Some people showed up to hang out on the bridge itself. More often than I would have thought, it became a backdrop for photographs: an engagement announcement, or an influencer fashion shoot involving multiple costume changes. Or a workout video. Around midnight, couples would appear: sometimes for a first kiss, more often for a final argument before walking away in separate directions. This happened often enough that the kids took to calling it “the breakup bridge.”

Point is, we’d grown accustomed to having hundreds of strangers pass fewer than 20 feet from our front door, every single day, and into the late hours. Most were decent enough to leave us alone. But it was only ever a matter of time before the someone didn’t.


“Yeah, okay,” I told the stranger who was knocking for a cab. Leery as I felt toward the out-of-sorts skater, it wouldn’t cost me anything to help him out. I looked up the number for Yellow Cab and called as the dude paced aimlessly on the sidewalk beside the bridge entrance. Since he was respecting the six-foot quarantine rule, I opened the front door to engage him face to face. “Cab company is asking for a name,” I told him flatly. “What name can I give them?”

Unless I see an obvious crime, why call the police on someone? Why call the police when it’s unlikely they’ll show up before a person wanders away?

Dean, I think he said. Anyway, that’s the name I gave to the dispatcher, taking a longer look at Dean as I did so. He was lanky, wiry, hale and youthful in appearance except for the eyebrows, which were fixed in a hard scowl, and a sunbaked face showing the first, puffy signs of middle age.

“Thanks,” he muttered, doing his best to sound at ease. “I can’t call because they got my phone.” Again, he pointed vaguely in the direction of Hillcrest and its many drinking venues. Whether he slurred a bit, or whether I simply presumed he was drunk, I can’t be sure. I almost asked, “Who got your phone?” but then I thought better of it.

“Cab’s on its way,” I told him instead, “They’ll look for you in front of the bridge. Probably be like 20 minutes. Take it easy.” I shut the door.

The small, two-bedroom rental had an open floor plan: the front door led directly into the living room, which connected to the dining room, and on to the kitchen. Due to the constant foot traffic, we kept the blinds closed as a rule, especially at night. Otherwise, once we turned on the lights, everyone crossing the bridge would be able to see right in, clear to the back door. All our blinds were closed that evening — I double checked before we started cooking dinner. But protecting our privacy also meant we couldn’t see what was happening outside, where this not-quite-trustworthy guy waited for his taxi.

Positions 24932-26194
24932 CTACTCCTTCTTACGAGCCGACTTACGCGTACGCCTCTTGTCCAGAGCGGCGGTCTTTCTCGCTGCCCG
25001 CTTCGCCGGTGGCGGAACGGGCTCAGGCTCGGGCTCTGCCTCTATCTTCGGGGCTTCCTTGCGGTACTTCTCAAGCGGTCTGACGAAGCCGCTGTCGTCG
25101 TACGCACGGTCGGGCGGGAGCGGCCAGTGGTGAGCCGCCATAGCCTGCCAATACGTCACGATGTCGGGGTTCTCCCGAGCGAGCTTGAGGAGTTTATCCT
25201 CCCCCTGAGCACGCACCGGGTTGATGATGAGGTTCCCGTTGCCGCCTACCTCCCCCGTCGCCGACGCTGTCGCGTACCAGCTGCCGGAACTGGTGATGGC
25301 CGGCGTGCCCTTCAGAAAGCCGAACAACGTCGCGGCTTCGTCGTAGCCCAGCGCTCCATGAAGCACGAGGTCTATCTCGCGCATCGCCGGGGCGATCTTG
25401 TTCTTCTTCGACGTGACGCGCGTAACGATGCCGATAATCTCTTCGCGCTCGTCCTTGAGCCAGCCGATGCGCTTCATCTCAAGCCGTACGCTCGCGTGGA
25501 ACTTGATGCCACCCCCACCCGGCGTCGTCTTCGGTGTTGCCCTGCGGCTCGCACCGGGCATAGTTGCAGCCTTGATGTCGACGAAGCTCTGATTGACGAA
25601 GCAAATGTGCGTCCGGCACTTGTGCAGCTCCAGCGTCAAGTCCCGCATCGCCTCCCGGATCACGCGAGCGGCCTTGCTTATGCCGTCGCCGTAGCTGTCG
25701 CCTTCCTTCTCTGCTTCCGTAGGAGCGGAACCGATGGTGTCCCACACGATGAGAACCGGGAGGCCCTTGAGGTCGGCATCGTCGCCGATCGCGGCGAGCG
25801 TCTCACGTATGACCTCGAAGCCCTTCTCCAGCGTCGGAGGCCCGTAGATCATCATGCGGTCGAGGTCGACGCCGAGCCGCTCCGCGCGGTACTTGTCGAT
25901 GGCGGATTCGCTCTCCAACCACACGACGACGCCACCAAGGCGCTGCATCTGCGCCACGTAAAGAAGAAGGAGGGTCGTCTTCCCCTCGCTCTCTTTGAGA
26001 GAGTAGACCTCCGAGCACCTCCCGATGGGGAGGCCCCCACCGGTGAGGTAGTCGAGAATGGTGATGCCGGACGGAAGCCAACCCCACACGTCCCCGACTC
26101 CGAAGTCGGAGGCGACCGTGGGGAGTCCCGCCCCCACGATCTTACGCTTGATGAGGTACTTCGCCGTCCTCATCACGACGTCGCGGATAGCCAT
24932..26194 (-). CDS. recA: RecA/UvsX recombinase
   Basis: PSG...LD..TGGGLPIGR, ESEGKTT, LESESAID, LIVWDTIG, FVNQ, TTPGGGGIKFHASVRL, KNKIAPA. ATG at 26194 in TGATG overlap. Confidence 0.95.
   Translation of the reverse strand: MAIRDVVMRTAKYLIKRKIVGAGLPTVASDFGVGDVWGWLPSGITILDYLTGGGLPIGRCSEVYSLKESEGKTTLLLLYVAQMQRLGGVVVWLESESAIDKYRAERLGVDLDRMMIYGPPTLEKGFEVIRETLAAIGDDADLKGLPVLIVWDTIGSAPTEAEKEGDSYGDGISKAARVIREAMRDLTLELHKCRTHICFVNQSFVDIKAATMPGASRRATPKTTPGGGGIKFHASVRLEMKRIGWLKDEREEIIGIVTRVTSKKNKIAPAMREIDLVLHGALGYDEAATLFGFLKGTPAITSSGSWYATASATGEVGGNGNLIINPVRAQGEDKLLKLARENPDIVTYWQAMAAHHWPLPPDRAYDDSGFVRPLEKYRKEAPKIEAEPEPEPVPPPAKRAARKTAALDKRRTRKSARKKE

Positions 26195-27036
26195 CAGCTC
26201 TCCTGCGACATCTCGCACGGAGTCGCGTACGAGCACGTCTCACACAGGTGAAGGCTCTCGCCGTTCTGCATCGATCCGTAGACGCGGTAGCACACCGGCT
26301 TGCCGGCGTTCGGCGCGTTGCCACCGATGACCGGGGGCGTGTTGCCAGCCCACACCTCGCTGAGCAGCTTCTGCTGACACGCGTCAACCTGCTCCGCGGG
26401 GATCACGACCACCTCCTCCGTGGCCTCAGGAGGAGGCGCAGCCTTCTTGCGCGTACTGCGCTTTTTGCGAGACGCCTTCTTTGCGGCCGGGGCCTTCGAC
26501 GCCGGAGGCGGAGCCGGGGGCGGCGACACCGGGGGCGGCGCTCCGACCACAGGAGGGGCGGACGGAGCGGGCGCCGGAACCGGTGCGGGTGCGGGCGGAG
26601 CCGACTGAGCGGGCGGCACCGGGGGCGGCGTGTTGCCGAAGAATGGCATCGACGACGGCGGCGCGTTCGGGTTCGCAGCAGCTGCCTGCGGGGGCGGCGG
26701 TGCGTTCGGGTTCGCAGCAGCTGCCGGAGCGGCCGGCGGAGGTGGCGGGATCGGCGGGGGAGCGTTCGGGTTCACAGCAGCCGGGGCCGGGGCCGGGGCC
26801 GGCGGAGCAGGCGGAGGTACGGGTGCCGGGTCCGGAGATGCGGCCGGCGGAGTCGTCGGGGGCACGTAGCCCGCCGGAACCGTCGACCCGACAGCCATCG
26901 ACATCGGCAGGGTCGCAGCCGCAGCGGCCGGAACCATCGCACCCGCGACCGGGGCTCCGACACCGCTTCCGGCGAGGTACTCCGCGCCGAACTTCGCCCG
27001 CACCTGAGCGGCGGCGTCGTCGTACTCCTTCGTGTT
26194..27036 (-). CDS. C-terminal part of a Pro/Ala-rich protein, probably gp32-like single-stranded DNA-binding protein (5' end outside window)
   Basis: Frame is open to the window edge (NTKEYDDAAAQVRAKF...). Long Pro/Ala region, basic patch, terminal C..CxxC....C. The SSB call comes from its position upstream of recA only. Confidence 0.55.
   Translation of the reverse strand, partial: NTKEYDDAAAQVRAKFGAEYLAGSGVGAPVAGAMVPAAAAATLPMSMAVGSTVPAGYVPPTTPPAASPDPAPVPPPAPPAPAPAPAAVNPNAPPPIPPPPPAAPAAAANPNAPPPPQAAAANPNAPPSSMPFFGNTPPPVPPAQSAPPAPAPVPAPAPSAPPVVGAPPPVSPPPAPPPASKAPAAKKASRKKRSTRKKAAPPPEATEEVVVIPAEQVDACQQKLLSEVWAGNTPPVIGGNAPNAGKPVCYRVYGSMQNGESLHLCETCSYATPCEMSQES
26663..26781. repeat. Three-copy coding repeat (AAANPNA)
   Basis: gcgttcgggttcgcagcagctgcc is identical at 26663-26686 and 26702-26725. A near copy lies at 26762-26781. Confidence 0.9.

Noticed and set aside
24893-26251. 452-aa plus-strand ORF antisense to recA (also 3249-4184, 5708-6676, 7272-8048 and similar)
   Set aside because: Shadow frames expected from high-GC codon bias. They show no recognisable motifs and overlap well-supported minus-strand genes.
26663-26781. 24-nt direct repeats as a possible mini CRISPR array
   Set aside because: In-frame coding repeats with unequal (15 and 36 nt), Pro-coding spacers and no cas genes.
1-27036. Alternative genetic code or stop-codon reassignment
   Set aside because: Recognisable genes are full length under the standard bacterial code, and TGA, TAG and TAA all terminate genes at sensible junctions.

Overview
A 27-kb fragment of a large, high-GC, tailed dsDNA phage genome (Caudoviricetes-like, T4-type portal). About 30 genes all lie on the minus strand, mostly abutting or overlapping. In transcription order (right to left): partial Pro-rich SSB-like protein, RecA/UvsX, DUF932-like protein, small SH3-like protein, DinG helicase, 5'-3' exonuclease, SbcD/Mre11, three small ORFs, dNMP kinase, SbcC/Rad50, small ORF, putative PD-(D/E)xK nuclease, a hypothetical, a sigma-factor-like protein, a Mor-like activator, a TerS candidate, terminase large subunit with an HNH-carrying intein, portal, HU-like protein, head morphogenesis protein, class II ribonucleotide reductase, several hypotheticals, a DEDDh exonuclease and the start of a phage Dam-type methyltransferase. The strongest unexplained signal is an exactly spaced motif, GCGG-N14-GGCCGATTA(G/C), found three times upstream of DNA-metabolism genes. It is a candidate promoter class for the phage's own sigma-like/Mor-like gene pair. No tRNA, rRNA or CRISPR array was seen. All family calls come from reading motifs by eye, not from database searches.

Bam bam bam! came the second knocking, prompting a squeal from my wife. Bam bam bam! with his whole fist this time. “Where’s the Yellow Cab?” he bellowed. “You said you called the cab!” I hurried across to the front door and peeked through the blinds. There was his face, forehead pressed to the other side of the glass, three inches away. He sounded menacing enough, but his eyes took pains to avoid mine. “I just need to get home,” he groaned.

“What you need to do is step back from my door!” I shouted back, in a voice deeper than my natural register. “I’m trying to help you out, man!” It worked. He stepped back, and down the steps. I opened the door a few inches, keeping my shoulder braced against it. “I called your cab,” I told him, firmly. “I can’t control when it gets here. You just wait over there and you won’t miss it.” I pointed across the mouth of the bridge, to the empty sidewalk in front of the cobblestone columns. Dean muttered, and cast glum glances back at me as he ambled to the sidewalk. “Don’t knock again,” I told him from the doorway. “Yellow Cab already confirmed it’s on the way.” I shut the door, making sure to lock both the deadbolt and chain. We went through the motions of cooking dinner, but really, we stood around, nervously, waiting.


For a dozen years, I had coveted a home in this part of University Heights. Whenever I’d find myself between rentals, I’d scour the listings for anything within four blocks of the bridge, here on the residential side. I relished the idea of being able to cross back and forth from the quiet to the bustle. It seemed almost like a superpower: the ability to live in two neighborhoods at once. You could have it all: restaurant options and nightlife on one side, charming architecture and stillness on the other, and a clear delineation between them.